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Kehell is Shigekazu Kamaki on guitars, guitar-synth, and pedal-synth with Yasuyuki Hirose on bass and Toru Hamada on drums. This is Japanese prog fusion with smooth jazz fuzak and guitar rock yearnings. What do I mean? Well, Kamaki seems to want to be a jazz rock fusion composer/musician but many times he breaks out into Beck/Montrose/Satriani rock riffs and flurries of guitar-hero effects in the midst of moments that one might expect . . . ah, more fusion and less flash. Kamaki’s compositions and stylings flirt with fusion but exhibit genre-shizophrenia. Songs will flow Satriani rockin’ out then late 90’s fusionesque then Yellowjackets smooth jazzish and then back to Ronnie Montrose or Rick Derringer bombastic glitter. (That was just tracks 1 and 2.)
Things get more interesting on “Colony #2” where some swiftly executed Holdsworthian* chordal passages intro the song but . . . you guessed Kamaki is back in the straight up rock riffs, only to outro in a mirror of the intro. “Replica” is a tad Bill Connors in guitar voicings up front but quickly descends into pentatonic and do, re, mi . . . rock. I am sorry but the bland fuzak backgrounds for Kamaki’s rock riffs grate, oh so frequently. Yeah, there’s a strong melodic leaning but this has been done before by so many rock bands trying to be fusion groups. Kamaki’s Kehell is almost fusion, not really prog, sorta smooth jazz, flirts with rock and never lands squarely in any genre.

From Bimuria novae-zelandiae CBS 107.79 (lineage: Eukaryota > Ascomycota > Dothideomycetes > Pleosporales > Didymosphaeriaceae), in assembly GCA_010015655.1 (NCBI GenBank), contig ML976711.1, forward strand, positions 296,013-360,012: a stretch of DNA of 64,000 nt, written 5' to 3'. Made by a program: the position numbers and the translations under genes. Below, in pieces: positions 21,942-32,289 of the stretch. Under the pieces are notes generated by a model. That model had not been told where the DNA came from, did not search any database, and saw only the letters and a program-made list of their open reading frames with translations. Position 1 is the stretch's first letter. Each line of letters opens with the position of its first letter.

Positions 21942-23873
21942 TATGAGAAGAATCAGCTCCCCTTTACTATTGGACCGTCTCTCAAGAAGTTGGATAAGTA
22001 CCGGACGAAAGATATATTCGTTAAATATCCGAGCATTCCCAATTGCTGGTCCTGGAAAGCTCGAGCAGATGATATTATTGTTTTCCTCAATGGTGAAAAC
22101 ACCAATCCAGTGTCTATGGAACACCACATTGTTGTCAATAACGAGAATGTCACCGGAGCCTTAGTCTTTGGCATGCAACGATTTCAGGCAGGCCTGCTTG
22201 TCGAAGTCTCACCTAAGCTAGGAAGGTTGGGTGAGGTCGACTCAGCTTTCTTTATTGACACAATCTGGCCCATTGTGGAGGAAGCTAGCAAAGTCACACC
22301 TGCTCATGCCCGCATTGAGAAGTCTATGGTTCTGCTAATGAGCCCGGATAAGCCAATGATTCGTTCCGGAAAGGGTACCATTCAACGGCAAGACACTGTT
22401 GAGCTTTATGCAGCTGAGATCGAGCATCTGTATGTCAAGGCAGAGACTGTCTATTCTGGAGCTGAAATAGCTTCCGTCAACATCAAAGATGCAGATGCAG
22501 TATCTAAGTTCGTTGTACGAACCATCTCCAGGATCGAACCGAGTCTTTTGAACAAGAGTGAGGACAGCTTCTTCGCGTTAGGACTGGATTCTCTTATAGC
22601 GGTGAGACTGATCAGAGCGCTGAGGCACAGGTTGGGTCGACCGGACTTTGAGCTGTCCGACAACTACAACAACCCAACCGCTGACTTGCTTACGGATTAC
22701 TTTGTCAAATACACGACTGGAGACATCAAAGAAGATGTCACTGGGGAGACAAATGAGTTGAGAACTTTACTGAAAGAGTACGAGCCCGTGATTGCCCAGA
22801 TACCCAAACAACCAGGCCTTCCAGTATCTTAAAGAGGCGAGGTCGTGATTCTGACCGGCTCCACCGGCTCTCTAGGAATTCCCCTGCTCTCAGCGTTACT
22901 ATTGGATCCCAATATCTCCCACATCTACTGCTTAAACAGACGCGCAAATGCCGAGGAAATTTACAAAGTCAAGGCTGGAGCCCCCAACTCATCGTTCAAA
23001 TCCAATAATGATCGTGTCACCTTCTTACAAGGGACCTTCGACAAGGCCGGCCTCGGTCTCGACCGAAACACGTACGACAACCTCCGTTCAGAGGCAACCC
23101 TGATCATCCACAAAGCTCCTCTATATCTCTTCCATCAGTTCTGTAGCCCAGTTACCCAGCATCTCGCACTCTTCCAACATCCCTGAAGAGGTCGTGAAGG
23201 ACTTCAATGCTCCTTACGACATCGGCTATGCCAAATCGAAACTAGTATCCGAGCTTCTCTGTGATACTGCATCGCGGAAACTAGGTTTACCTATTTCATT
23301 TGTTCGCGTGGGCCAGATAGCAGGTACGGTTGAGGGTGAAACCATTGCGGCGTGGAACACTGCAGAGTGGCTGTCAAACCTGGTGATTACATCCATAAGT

If you’re a guitar-head like myself you’ll find Kamaki a solid musician that is confident and poised for attack but I dunno, his style seems “automatic”, pristine, mechanical, precise, perfect but sterile and soul-less. The whole band is similarly tight and faultless in each song’s needs. I just found little happening in Galileo to make this reviewer say, “Wow, this is very cool”. On “Kaiper Belt” Kamaki does experiment with a variety of time signature mutations. Kamaki needs to decide whether he wants to play soul-fired jazz rock fusion or keep on pulling out predictable rock riffage buried in a sandwich of near-fusion. Musicianship is great but there’s an identity crisis in Kehell.
*Footnote: I was inspired to seek out Kehell due to some amateur reviewer’s comments posted many moons ago at www.Prog.net about them doing Holdsworthian jazz better than the awesome Scott McGill’s Hand Farm. NOT! McGill still reigns supreme in this regard. Kehell doesn’t even come close.
Years ago now--in Rhodesia--listening to Voice of America with Willis Conover I heard Bunk Johnson play When The Saints Go Marching In, and Billie Holiday sing Don't Explain. I knew then there was no other life for me than jazz.